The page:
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Drink aware

May 01 2020

Symptoms of Covid-19 may be confused with withdrawal symptoms in a dependent drug or alcohol user

Anyone showing symptoms that could be Covid-19 should assume they are infected and act accordingly. If there is an opportunity to get tested then it is worthwhile finding out if you have Covid-19. If you are feeling unwell let your worker know as soon as possible. 

  • If you have symptoms you should use NHS 111 online or by phone. If you call there may be a long wait, so if you or someone else needs immediate medical attention then call 999.
  • Don’t be stoic if you feel unwell. Give the first person you talk to an honest description of your symptoms and tell them about your underlying health problems and issues with addiction. You will be not be judged for it. 

Alcohol is still on sale, but getting alcohol may be a problem if you’re used to getting cash from the public or shoplifting. The more progressive hotels are providing a limited supply of alcohol to those people who are going to suffer serious and dangerous withdrawals.


Alcohol withdrawal might look like the symptoms for Covid-19. Mild physical symptoms can appear as little as 6 hours after your last drink. These include anxiety, the shakes, headaches, nausea, vomiting, insomnia and sweating. Within the 12 to 24- hour range hallucinations may start and after a few days you may suffer from seizures. The DTs (delirium tremens) usually start between 48 and 72 hours after your last drink. If you’ve suffered bad withdrawal symptoms in the past, you’re more likely to get them again. Apart from the physical dangers of detoxing from alcohol, there are mental health problems that arise when you stop using any intoxicant.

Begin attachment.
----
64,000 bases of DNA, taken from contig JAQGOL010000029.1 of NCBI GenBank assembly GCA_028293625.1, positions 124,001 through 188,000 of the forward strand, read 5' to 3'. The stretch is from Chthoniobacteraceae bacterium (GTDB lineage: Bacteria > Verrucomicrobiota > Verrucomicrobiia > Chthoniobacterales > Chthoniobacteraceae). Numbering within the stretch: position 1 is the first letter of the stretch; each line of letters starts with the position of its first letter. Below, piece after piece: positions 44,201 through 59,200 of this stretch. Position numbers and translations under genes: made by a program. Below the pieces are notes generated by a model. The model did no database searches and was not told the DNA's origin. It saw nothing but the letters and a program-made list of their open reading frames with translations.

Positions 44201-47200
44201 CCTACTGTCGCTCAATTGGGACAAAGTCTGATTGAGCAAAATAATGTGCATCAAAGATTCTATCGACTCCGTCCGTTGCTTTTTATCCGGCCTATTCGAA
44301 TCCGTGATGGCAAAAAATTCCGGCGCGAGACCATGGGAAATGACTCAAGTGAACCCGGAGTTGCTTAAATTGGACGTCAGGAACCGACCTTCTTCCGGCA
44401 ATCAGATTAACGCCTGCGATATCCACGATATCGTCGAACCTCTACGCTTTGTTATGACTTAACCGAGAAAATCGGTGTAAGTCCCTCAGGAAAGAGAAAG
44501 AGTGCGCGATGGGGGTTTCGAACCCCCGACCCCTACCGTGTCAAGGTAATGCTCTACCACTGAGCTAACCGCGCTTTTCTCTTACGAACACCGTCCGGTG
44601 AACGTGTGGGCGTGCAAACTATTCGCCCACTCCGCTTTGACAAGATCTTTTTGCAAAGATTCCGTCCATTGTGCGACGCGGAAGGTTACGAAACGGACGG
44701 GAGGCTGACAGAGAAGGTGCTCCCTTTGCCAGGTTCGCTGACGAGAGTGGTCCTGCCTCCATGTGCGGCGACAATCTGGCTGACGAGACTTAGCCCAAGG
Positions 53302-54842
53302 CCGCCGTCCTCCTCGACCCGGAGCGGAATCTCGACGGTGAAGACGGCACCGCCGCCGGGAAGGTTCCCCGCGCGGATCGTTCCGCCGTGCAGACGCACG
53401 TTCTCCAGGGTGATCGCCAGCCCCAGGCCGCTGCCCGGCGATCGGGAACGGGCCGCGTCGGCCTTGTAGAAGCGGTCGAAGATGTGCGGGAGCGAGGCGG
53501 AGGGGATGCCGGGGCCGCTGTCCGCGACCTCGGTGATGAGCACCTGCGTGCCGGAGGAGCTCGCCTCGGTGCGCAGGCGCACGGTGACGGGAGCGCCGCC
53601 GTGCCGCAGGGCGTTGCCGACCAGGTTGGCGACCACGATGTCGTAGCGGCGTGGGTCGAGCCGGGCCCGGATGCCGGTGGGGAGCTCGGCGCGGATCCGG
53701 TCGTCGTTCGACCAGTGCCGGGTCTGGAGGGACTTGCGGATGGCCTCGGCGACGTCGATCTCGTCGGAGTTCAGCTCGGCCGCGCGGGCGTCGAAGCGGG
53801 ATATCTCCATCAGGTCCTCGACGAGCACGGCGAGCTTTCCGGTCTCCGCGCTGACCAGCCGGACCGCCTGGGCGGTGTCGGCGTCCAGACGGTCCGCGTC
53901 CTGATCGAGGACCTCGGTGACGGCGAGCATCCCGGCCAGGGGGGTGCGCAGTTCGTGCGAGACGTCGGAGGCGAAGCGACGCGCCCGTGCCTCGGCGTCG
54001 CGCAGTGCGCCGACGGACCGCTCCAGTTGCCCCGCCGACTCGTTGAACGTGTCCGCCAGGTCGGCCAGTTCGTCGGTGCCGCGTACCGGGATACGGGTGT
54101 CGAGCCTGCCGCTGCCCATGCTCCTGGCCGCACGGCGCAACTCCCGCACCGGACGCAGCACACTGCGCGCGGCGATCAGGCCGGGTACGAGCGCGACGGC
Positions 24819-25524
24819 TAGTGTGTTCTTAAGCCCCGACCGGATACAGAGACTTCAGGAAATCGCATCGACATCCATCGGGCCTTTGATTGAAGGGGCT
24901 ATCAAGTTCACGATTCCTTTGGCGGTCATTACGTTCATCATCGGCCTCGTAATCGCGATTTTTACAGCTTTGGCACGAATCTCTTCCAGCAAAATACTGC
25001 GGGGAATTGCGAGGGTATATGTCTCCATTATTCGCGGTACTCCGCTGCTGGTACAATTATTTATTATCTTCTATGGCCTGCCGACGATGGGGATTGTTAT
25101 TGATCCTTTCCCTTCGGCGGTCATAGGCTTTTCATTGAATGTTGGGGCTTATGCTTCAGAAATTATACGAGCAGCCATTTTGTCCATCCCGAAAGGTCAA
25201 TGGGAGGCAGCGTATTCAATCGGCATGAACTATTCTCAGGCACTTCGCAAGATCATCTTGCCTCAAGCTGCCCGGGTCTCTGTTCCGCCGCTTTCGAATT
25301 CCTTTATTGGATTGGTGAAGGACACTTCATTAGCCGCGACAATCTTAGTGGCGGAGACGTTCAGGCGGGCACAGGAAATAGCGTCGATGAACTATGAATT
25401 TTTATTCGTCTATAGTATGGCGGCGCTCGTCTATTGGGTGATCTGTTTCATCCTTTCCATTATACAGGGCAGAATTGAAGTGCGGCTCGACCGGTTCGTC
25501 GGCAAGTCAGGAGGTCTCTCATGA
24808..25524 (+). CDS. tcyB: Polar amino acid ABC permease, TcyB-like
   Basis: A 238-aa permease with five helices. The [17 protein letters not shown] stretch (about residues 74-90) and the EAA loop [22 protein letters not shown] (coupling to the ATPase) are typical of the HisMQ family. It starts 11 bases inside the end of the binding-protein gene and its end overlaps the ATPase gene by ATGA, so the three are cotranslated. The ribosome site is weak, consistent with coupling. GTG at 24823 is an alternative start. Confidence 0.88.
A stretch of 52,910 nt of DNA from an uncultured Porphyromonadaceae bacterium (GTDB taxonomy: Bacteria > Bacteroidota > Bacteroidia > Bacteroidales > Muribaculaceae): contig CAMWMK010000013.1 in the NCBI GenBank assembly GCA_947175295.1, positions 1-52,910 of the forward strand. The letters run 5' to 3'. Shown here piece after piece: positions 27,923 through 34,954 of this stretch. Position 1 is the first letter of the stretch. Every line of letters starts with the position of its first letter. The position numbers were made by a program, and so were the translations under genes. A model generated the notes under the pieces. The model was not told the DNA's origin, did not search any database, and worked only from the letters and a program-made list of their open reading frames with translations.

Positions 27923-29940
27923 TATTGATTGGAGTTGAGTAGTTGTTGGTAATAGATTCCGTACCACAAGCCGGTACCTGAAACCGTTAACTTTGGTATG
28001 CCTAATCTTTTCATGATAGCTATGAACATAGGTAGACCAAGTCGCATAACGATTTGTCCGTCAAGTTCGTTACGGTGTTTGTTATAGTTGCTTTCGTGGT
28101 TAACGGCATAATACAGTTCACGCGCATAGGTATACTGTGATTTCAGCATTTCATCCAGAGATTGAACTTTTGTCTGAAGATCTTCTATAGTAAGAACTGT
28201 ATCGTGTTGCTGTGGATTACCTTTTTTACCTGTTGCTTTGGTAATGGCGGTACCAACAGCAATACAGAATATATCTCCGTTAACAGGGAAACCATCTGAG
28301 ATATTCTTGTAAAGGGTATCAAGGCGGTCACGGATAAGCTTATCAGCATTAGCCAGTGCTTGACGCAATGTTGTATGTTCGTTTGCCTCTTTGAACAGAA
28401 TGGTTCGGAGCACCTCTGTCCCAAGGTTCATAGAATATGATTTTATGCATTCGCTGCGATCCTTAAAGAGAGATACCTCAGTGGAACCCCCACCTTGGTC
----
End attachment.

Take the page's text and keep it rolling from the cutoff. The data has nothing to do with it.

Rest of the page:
Stay in control

Try not to get yourself in a state where you’re out of control, because you may be asked to leave a hostel.

Be aware that isolation can be a massive trigger, leading to feelings of despondency and the temptation to use. Think about ways of dealing with this before they come up. Also see ideas for supporting your mental wellbeing on p17 (Keep calm & carry on).

Reduction plan

If you are on a reduction plan speak to your worker as it might be best to stop this for now, as visits to the service might be reduced. Your worker and/or prescriber might also be off sick or working from home. 

Staying healthy

Trying to get clean and sober when you’re street homeless or living in a hostel can be incredibly difficult and as many services are shut it may not be the right time for you to go sober. But it is not impossible, so if you are in a homeless hotel you might want to take advantage of the roof over your head to try. You can get help if you:

  • Ask a GP or alcohol service about what longer-term support is available.
  • Use AA meetings and Smart Recovery groups which now meet online. Alcoholics Anonymous:
    0800 9177650 or email